Inhalation of trichloroethylene
S 100 protein
Soluble brain proteins
Springer Online Journal Archives 1860-2000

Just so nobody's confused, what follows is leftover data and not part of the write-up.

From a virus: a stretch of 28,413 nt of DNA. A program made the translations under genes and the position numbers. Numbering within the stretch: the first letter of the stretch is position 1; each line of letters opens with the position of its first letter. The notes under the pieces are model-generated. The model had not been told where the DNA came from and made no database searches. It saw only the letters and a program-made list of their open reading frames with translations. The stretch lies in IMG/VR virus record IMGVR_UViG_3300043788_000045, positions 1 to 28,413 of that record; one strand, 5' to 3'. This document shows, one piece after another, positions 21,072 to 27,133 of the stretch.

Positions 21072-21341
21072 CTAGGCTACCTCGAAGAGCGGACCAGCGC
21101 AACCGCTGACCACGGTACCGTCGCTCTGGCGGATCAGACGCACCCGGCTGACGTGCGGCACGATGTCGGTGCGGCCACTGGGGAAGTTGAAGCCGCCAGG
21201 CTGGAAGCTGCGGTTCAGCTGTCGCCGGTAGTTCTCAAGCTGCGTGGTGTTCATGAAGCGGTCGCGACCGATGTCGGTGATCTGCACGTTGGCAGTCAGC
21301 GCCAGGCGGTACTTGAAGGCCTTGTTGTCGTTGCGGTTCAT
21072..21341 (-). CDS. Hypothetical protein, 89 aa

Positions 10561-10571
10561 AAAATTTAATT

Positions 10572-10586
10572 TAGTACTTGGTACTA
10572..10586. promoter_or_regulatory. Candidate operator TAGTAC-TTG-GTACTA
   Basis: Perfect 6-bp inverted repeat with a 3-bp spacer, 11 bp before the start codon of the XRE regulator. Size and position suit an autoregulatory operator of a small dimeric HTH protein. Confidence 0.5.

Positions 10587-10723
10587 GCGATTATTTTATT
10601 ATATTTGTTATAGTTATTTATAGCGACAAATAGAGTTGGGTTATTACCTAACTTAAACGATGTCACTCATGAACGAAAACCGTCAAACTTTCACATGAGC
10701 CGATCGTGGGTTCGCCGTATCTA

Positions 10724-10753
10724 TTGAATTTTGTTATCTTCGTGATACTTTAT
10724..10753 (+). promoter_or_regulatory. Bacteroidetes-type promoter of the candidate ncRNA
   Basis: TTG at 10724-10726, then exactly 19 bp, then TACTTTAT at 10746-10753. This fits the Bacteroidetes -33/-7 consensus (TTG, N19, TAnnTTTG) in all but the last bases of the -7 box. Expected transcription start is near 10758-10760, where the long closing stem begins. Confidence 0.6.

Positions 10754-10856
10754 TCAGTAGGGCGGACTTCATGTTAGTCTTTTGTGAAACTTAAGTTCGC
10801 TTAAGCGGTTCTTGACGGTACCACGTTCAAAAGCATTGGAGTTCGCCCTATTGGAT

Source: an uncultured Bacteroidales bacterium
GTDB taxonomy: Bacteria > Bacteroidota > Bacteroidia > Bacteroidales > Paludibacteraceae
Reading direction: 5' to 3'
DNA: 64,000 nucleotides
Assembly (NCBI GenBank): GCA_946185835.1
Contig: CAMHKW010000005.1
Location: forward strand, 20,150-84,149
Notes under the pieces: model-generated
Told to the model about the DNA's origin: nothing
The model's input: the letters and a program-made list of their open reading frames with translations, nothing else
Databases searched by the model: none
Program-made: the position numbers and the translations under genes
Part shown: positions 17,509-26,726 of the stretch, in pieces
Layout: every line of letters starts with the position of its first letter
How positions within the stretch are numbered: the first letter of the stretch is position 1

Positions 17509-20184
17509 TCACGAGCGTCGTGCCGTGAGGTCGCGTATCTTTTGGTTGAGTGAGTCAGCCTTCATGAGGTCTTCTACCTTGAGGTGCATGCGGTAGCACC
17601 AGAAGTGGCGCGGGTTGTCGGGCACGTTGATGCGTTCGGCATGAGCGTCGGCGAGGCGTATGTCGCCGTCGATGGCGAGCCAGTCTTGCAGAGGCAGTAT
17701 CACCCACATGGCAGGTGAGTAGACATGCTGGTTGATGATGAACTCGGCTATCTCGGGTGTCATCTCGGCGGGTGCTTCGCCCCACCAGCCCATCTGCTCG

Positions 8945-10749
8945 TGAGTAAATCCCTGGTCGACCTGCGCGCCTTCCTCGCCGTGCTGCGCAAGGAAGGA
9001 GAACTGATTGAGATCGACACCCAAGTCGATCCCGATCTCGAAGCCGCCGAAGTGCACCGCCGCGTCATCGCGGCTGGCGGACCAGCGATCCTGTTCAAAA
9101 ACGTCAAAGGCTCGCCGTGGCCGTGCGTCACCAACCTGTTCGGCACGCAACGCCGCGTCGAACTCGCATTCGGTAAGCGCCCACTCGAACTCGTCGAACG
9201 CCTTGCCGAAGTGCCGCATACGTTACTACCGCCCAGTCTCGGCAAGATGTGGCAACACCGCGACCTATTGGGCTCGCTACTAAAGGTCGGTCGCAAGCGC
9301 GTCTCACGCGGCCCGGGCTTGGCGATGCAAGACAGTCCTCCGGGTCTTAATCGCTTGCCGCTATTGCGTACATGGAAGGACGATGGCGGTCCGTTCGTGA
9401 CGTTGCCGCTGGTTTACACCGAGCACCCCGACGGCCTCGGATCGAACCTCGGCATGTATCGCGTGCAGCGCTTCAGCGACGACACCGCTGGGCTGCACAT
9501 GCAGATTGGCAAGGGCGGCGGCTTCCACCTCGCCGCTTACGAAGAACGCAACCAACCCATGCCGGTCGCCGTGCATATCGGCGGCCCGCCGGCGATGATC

Abstract Inhalation exposure of adult Mongolian gerbils to 320 ppm of trichloroethylene (TCE) during 8 weeks causes a decrease of soluble proteins per wet weight in frontal cerebral cortex, cerebellar anterior part of the hemispheres and in the posterior part of vermis, as well as in hippocampus, although the levels of S 100, a glial cytoplasmic protein, showed an overgoing increase back to control levels, or a significant increase. In the sensory-motor cortex, an overgoing increase of soluble proteins, as well as of the S 100, were observed during the exposure period. One of the major soluble polypeptides (m.w. 50,000–52,000) of cerebral cortex, the cerebellar hemispheres and the brain stem, decreased at the end of the exposure period. Possible candidates for such a polypeptide are among others the subunit of microtubular protein or a subunit of (Na+K+)-ATPase. The results show that inhalation of TCE effect various brain areas differently. The observed biochemical changes could be interpreted as an adaptation and in some brain areas neuronal cells seem to be more sensitive than glial cells to TCE.
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